PVC Composite Wood Siding Cost and Pros & Cons 2019

There’s a (relatively) new sheriff in the composite siding market, known as cellular polyvinyl chloride (PVC). It closely resembles natural wood, both in how it is cut and shaped, yet overcomes the primary disadvantages of the natural product.

PVC as a construction material has been used for nearly a half century. Whereas cellular PVC is still in its first decade of residential use as a siding material.

While wood is its most obvious competitor, there is more than one product that many consider in the category of composite siding.

Essentially, any siding that seeks to mimic wood fits here. That includes cellular PVC, engineered wood, fiber cement board and even vinyl. The last three have their own niche in the market and fairly established brands.

Top manufacturers of cellular PVC include: CertainTeed (trim), Royal Building Product’s Celect line, and NuCedar. As this short list shows, whatever wood does for home siding, cellular PVC can do. This includes, lapboard, vertical boards, cedar shingles immigration, trim, etc.

Pricing Information – Part 1

NuCedar notes the cost as more expensive than fiber cement, and slightly less expensive than natural red cedar.

Thus, expect to pay in the range of $10.00 to $13.00 per sq. ft. of composite wood siding installed. This, in turn, would translate to roughly $23,000 to $30,000 for a typical two bedroom house.

Note: When it comes to pricing cellular PVC siding, it is not so easy to do. None of the manufacturers above convey such information in specific terms. This is perhaps due to the variation in application or desire to avoid sticker shock.

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Vinyl Siding vs. Stucco Cost Plus Pros & Cons 2019

The #1 siding material versus the #2 siding material in America. Think you know which is #1 already? Don’t be so quick with that guess.

Comparing Stucco and Vinyl – Top Factors

While both siding materials offer great variation of styles and profiles, each has two primary applications. For vinyl that includes hollow-back (non-insulated) and foam-back (insulated) siding.

Likewise, for stucco, it is usually applied in a single coat (less insulation) or in three coats (greater insulation).

Cost Factor

Cost is generally a determining factor for most homeowners. Insulated vinyl siding is more expensive (at $5.00 to $10.00 per sq. ft. installed) than non-insulated (at $3.50 to $7.00 per sq. ft. installed).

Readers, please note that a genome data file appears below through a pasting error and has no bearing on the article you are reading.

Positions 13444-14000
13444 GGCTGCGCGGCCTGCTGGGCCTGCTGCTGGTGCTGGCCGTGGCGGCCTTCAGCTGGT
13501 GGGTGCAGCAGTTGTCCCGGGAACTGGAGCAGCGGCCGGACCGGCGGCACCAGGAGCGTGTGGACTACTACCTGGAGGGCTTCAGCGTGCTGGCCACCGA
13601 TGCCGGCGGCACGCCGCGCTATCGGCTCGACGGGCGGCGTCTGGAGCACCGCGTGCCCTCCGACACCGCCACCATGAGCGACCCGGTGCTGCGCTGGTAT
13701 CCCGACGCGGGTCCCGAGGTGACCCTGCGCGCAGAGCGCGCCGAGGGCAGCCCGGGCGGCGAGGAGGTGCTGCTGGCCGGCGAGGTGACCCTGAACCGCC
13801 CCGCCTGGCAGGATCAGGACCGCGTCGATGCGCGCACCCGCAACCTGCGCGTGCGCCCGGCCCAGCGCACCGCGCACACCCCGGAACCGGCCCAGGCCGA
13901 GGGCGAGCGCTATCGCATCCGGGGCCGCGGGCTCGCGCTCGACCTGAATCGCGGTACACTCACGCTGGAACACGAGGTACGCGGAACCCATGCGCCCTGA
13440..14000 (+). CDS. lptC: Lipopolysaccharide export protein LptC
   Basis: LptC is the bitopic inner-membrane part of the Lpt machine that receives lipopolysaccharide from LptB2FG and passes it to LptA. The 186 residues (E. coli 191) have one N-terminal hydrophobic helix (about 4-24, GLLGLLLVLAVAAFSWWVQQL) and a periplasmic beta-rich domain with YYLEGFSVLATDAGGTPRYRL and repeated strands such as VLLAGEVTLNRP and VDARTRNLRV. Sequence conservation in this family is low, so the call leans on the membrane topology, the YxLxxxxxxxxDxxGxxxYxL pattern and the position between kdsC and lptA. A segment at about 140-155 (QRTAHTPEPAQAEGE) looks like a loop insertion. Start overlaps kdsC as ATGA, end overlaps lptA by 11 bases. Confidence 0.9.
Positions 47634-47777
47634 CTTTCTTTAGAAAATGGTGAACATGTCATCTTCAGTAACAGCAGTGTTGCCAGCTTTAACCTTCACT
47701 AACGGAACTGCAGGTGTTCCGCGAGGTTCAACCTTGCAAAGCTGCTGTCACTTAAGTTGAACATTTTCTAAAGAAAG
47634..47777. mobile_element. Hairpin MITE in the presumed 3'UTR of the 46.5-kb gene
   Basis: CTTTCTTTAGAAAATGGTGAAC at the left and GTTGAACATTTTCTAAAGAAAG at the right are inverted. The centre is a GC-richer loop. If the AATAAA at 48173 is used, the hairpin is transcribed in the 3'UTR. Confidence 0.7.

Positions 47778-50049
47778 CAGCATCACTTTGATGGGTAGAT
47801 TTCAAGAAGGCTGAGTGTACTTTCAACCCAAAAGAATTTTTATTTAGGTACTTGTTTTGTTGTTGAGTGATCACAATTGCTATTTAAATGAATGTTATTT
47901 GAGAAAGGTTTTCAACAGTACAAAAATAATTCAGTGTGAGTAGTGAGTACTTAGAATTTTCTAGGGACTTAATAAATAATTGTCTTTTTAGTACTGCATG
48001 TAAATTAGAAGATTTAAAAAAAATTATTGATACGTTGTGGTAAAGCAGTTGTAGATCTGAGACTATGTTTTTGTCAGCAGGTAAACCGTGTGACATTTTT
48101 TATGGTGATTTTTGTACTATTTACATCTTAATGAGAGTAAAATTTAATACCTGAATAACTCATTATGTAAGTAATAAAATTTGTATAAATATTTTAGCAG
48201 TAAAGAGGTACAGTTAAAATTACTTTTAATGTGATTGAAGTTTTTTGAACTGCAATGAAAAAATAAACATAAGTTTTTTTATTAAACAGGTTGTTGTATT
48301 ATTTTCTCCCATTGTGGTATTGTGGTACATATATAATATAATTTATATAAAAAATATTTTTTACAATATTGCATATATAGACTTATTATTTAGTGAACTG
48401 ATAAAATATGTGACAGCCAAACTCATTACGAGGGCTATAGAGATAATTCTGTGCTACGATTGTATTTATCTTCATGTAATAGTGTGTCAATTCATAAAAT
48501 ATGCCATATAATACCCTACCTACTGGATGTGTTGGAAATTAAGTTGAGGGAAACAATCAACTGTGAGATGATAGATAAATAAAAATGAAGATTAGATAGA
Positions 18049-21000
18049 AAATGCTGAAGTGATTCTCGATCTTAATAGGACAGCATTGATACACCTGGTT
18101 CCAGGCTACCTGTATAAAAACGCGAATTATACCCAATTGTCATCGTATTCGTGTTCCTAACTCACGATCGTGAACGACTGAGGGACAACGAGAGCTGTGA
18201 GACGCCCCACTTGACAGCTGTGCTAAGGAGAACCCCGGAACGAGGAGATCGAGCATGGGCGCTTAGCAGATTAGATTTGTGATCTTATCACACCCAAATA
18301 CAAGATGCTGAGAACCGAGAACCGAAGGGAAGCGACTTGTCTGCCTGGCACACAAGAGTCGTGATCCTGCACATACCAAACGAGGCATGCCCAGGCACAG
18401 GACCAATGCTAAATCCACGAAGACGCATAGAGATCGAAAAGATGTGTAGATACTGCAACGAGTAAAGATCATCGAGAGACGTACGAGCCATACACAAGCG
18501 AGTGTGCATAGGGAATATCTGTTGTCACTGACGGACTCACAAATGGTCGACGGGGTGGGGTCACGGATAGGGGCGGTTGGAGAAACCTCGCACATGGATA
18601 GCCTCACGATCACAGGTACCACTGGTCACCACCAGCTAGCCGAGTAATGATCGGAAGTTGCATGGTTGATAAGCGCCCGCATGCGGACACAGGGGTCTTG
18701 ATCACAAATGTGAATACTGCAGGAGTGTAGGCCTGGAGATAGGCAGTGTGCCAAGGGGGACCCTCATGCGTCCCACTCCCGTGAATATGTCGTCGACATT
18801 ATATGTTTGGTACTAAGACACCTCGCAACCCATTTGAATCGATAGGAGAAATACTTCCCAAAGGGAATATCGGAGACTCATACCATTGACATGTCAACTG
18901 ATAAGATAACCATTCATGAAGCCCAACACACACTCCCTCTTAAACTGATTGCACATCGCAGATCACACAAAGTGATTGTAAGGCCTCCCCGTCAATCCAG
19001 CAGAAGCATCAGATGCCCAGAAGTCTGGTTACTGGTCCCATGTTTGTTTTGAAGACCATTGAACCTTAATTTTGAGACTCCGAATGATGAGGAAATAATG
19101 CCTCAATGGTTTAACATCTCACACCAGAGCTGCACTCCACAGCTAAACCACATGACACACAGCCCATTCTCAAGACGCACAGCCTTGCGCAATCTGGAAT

Yet, the high-end insulated vinyl costs about the same as the low end of Stucco (at $6.00 to $10.00 per sq. ft. installed).

Stucco, on average, goes as high as $14.00 per sq. ft. installed. Being more budget-friendly is a significant reason why vinyl is such a popular siding option.

Durability Factor

Durability is the measure of how tough the siding material is and how well it will hold up over time. Both materials score well. With vinyl, the thickness of the siding matters significantly. — This doesn’t include foam-back, but rather it is about the thickness of material itself.

The mid-range options are .042 to .046 inches, while top of the line is .055 or higher. Compare this to a single coat of stucco which hovers around a half inch, or about 10 times the thickness of vinyl. 😉

Both materials are fairly tough. Vinyl can withstand wind speeds up to 110 mph, while Stucco can handle wind gusts up to 130 mph. Vinyl gets mixed results on resistance to hail damage.

Obviously, thicker siding means more resistance, but even top of the line is susceptible to some damage. Stucco offers better impact resistance, though large enough pieces of hail or other materials could lead to cracks.

Assuming proper installation and avoidance of disasters, both materials will last more than 50 years. With care, vinyl last between 40 and 75 years before needing replacement.

Stucco can last 60 to 100 years before it needs replacing, thus making if the more durable option.

Insulation Factor

Comparing the less insulated versions of either is not all that fair, though surprisingly vinyl would win.

Stucco gets .20 per inch R-value, or the standard for measuring insulation. The single coat, half inch is going to be fairly low, while hollow-back vinyl comes in around .60.

The triple coat of stucco raises the R-value to, at most .75. While that is decent, it is not even in the same ball park as the 1.75 R-value that foam-back vinyl achieves. 😉

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